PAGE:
Brooklyn-based electronic musician Daniel Lopatin aka Oneohtrix Point Never has returned after a two-year break with an eclectic new project that is equally intriguing and engaging.
Magic Oneohtrix Point Never is the ninth studio album Lopatin has put out under his alias Oneohtrix Point Never and was recorded during a COVID enforced lockdown between March and July earlier this year.
Lopatin changes things up a bit on here musically with a greater focus on songwriting, while vocals are also more of a centre point, just the second project where this has been the case for him.
Executive produced by man of the moment The Weeknd, Lopatin takes most of the reigns across the seventeen track album, engineering all the tracks, while showing off his wizardry when it comes to production, production that is in the vein of electronic legends such as Aphex Twin and Jon Hopkins.
The record is jam-packed with high points including "Auto & Allo" and "Long Road Home", both of which features strings and spacey vocoder vocals from Lopatin, vocals which reminded me of New Zealand’s very own Kody Nielson and his Silicon project.
Things do get more up-tempo in places as well, including during the bouncy beat-heavy "I don’t love me anymore". This is an appreciated change of pace and a sure sign this collection of songs is not entirely one dimensional in terms of its overall feel.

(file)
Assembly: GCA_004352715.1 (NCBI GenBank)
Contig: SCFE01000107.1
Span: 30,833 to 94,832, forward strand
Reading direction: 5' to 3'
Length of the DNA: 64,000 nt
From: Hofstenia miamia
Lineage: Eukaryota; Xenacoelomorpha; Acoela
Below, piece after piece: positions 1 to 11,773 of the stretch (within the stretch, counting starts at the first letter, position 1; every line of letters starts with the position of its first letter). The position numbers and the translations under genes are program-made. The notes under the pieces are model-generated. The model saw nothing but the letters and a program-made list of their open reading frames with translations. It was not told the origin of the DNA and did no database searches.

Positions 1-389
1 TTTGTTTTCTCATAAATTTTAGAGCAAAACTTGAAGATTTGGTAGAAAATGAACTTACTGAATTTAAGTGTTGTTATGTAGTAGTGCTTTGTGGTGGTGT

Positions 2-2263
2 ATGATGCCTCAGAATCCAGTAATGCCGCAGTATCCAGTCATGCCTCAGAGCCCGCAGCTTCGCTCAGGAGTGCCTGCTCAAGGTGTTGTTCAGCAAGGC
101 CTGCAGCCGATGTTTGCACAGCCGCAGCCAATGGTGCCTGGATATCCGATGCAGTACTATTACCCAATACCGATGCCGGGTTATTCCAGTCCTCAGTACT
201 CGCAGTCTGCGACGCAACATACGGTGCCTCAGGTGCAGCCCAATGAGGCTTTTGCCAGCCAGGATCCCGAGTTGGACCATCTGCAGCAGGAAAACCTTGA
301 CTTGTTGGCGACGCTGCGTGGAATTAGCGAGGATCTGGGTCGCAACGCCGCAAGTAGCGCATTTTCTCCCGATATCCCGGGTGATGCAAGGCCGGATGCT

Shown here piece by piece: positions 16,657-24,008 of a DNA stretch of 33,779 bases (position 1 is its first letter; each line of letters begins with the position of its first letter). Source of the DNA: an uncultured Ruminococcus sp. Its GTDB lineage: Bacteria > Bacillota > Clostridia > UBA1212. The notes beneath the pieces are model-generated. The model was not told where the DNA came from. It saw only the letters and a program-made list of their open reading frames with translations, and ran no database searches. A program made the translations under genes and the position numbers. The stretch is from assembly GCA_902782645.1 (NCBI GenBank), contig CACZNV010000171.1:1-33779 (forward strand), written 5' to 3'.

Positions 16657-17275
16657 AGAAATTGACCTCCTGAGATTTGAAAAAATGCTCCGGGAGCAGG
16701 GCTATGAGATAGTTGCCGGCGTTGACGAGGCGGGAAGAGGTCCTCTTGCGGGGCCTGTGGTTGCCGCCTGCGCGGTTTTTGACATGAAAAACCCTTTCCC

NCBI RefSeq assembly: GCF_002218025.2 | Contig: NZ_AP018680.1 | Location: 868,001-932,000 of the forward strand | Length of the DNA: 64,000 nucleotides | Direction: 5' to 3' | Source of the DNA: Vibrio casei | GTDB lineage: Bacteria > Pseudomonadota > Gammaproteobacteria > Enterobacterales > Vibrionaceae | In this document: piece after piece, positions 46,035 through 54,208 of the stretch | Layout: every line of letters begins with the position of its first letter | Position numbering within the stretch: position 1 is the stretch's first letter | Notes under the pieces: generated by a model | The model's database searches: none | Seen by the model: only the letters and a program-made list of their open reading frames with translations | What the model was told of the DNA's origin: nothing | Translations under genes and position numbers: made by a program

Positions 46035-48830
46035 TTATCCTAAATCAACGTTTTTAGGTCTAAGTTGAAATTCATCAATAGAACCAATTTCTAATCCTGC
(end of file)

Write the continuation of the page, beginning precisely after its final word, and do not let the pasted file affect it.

There is also time for some guest input as well vocally, including The Weeknd himself on the dreamy "No Nightmares", a track very much in keeping with his album from earlier in the year After Hours, and Arca, who does what Arca does on the dramatic all be it slightly haunting track "Shifting" (See above).
In total, this is an impressive return from Lopatin with the eclectic nature of these tracks making for a fascinating listen overall. In many respects, this album highlights how experimental electronic music does not have to stay within strict norms and that there are endless possibilities with this style if you are willing to push the boat out sound-wise and take risks.
I would also say that the brilliant album art that accompanies this project is the perfect visual to go with the more dreamy ambient tracks on here such as "Lost but Never Alone", making for an extra mind-bending listening experience.
To quote 60s LSD advocate Timothy Leary, Magic Oneohtrix Point Never really is an album to turn on, tune in, and drop out to, and in a year full of anxiety and uncertainty, offers some peace of mind, even if just for forty-seven minutes.